Assessment of the Correlation Between Serum Levels of Adropin and Degree of Severity of Chronic Liver Disease

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    Hadassah Medical Organization
Updated on 24 June 2021


Injury to the liver parenchyma associated with an influx of acute or chronic inflammatory cells is termed hepatitis. Cirrhosis refers to a progressive, diffuse, fibrosing, nodular condition that disrupts the entire normal architecture of the liver. Patients with chronic liver disease have sustained hepatic inflammation, fibrosis, and aberrant hepatocyte regeneration. These abnormalities can cause cirrhosis and favor a series of genetic and epigenetic events that culminate in the formation of dysplastic nodules, which are actually preneoplastic lesions . Hepatocellular carcinoma can also arise in patients who have chronic liver disease but does not have established cirrhosis or marked inflammation.

The "gold standard" for evaluation and follow up of liver fibrosis and cirrhosis is liver biopsy. It's a costly procedure with risks of severe complications, with sampling error and problematic long term follow up. Non-invasive tools are broadly used with good results, but none of the commonly used methods is perfect. In one meta-analysis, different methods were compared for diagnosis of cirrhosis in Non-alcoholic fatty liver disease (NAFLD) patients. For example (sensitivity; specificity): APRI (56.2% ;83.6%), FibroScan M Probe (78.2%; 90.8%), MRE (86.6%; 93.4%) . Child-Pugh classification and model for end-stage liver disease (MELD) scores are used as measures for assessment of degree of severity of liver disease. These models have some drawbacks; Ascites and encephalopathy included in Child-Pugh classification are subjective and may be variable according to the physician's judgment and the use of diuretics and lactulose. INR which appears in both methods does not sufficiently reflect coagulopathy and liver function and is also variable throughout different laboratories. Both are not sensitive enough for short interval periods.

One of the major complications of cirrhosis and chronic hepatitis is Hepatocellular carcinoma (HCC). Most guidelines recommend cirrhotic patients to undergo abdominal ultrasound every 6 much to detect HCC, given the expected tumor growth rate in the target population. Although widely use, the combination of ultrasound (US) with Alpha fetoprotein (AFP) is not recommended for surveillance in patients with active liver inflammation as the 6-8% gain in the detection rate does not counterbalance the increase in false positive results. Like in previous issues, a specific, cost effective marker is still needed.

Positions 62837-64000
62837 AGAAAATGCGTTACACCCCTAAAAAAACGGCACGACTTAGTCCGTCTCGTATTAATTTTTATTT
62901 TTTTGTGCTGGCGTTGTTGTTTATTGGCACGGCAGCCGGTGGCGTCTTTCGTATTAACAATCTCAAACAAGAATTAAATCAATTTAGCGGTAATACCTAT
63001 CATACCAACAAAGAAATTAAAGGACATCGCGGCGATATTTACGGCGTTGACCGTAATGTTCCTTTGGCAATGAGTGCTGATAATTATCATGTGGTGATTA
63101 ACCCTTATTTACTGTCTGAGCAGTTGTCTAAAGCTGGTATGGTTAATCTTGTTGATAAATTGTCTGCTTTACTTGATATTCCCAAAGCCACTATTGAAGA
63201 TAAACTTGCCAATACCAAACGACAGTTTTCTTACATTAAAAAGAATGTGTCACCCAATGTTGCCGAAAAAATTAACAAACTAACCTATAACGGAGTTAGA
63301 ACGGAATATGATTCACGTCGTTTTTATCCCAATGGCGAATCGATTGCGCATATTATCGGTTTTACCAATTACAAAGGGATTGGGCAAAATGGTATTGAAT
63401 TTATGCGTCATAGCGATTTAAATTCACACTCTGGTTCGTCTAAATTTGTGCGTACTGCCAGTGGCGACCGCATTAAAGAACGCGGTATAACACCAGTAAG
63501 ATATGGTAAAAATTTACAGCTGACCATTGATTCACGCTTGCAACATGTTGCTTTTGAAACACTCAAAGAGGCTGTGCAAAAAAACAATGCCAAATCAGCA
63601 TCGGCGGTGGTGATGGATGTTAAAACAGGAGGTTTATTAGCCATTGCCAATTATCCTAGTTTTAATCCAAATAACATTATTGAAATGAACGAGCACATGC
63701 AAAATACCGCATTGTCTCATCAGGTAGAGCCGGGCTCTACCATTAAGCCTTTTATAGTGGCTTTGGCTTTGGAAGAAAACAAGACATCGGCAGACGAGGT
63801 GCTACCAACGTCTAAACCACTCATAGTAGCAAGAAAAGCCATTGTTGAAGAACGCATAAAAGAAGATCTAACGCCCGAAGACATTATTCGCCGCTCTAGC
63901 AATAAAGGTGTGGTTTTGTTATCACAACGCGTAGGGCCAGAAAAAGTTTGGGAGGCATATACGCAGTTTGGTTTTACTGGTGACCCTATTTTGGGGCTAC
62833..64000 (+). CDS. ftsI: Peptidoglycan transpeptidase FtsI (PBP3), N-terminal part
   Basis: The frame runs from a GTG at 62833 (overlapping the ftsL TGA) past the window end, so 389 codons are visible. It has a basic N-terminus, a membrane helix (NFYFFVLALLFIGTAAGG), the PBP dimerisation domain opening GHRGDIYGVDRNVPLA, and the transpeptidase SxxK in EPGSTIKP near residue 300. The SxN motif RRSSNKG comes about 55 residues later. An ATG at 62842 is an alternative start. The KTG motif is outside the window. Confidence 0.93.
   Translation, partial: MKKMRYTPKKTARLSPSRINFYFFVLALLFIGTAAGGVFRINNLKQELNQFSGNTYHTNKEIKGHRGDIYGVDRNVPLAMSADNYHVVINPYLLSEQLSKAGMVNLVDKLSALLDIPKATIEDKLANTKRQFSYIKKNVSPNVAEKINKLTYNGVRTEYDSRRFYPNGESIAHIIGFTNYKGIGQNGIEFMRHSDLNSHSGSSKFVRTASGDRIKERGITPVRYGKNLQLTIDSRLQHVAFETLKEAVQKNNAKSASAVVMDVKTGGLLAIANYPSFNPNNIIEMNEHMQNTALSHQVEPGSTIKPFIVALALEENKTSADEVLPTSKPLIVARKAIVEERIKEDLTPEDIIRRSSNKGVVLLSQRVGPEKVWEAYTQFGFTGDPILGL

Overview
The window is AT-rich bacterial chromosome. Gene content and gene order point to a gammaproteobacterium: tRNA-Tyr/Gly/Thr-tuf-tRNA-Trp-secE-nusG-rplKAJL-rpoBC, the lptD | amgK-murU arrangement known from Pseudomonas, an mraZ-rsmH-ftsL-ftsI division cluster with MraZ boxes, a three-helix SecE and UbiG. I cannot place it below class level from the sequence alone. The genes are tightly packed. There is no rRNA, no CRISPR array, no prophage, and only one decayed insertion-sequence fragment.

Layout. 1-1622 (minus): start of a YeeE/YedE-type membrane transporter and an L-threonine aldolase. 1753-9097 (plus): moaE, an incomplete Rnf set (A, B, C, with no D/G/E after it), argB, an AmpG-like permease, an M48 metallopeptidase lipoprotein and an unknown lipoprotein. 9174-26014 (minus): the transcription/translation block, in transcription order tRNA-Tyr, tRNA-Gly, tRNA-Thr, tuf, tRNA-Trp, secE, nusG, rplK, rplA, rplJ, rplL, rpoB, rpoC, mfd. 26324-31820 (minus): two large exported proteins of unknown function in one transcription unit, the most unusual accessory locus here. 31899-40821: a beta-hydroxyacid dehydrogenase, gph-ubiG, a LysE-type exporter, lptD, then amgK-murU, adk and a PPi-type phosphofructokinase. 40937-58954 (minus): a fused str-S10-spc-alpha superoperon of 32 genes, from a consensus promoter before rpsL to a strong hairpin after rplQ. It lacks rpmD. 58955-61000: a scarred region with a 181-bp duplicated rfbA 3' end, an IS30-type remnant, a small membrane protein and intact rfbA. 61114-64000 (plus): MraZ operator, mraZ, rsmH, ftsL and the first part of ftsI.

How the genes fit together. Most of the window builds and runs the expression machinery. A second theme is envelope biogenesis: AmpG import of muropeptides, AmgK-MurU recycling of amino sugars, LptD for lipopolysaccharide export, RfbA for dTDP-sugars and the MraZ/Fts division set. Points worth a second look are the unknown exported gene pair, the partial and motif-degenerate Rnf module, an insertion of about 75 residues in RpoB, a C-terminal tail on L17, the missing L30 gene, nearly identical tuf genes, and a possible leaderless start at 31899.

Adropin is a 76-amino-acids secreted peptide, which is encoded by the Enho gene. The exact physiological role of Adropin in the liver is unknown. However, high levels of Adropin are correlated with low incidence of Type 2 Diabetes Mellitus, higher levels of HDL cholesterol, lower body-mass index (BMI), LDL cholesterol, Triglyceride levels and blood pressure.

Obesity has been recognized long ago as a significant risk factor for developing cancer and is an independent risk factor for HCC in patients with alcoholic (odds ratio 3.2) and cryptogenic (odds ratio 11.1) cirrhosis Serum Adropin levels were decreased and negatively correlated with liver injury in non-alcoholic steatohepatitis (NASH) mice. Knockout of Adropin significantly exacerbated hepatic steatosis, inflammatory responses and fibrosis in mice. Furthermore, the treatment with Adropin bioactive peptides slowed NASH progression in mice.

In search for a good diagnostic and prognostic marker in patients with liver disease, Adropin should be further investigated in humans.

In this Open-label, single-center study, 50 adults (>18) male and female with any degree of chronic liver disease will undergo a single blood test for serum levels of Adropin. Levels will be measured using ELISA technique. The results will be compared with the Child Pugh and MELD scores, liver enzymes, lipid profile, coagulation factors and fibroscan results based on the patients' clinical data.

Condition Chronic Liver Disease and Cirrhosis
Treatment Blood test for serum Adropin
Clinical Study IdentifierNCT04660409
SponsorHadassah Medical Organization
Last Modified on24 June 2021

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